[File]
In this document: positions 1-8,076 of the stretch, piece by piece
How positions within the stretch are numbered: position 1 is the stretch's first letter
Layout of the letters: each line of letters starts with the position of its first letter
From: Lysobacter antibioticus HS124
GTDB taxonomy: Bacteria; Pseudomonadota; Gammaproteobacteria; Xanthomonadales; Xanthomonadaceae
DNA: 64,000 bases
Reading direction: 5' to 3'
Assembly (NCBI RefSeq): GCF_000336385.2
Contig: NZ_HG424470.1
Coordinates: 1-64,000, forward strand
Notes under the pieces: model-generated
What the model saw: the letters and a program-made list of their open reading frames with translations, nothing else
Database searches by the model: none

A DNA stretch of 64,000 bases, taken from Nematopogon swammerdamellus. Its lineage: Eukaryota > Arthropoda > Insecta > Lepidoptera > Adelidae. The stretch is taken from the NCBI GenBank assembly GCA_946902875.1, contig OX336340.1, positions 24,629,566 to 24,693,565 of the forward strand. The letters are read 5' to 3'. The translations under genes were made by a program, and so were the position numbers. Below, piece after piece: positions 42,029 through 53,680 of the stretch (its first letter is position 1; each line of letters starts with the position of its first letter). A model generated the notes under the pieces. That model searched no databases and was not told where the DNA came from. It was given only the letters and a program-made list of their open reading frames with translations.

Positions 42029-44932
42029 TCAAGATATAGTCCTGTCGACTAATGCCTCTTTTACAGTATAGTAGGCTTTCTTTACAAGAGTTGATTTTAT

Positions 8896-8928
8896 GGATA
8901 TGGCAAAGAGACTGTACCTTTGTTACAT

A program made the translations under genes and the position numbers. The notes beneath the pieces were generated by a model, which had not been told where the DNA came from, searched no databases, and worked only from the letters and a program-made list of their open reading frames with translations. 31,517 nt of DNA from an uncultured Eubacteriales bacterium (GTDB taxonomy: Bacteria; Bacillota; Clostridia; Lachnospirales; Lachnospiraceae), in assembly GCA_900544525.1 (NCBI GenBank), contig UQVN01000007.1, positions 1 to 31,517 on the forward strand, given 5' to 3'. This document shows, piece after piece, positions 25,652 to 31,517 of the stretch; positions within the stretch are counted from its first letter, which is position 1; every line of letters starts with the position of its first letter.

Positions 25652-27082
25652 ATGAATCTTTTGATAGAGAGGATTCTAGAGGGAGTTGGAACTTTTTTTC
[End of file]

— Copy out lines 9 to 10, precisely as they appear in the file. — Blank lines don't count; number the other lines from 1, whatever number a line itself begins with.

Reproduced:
Contig: NZ_HG424470.1
Coordinates: 1-64,000, forward strand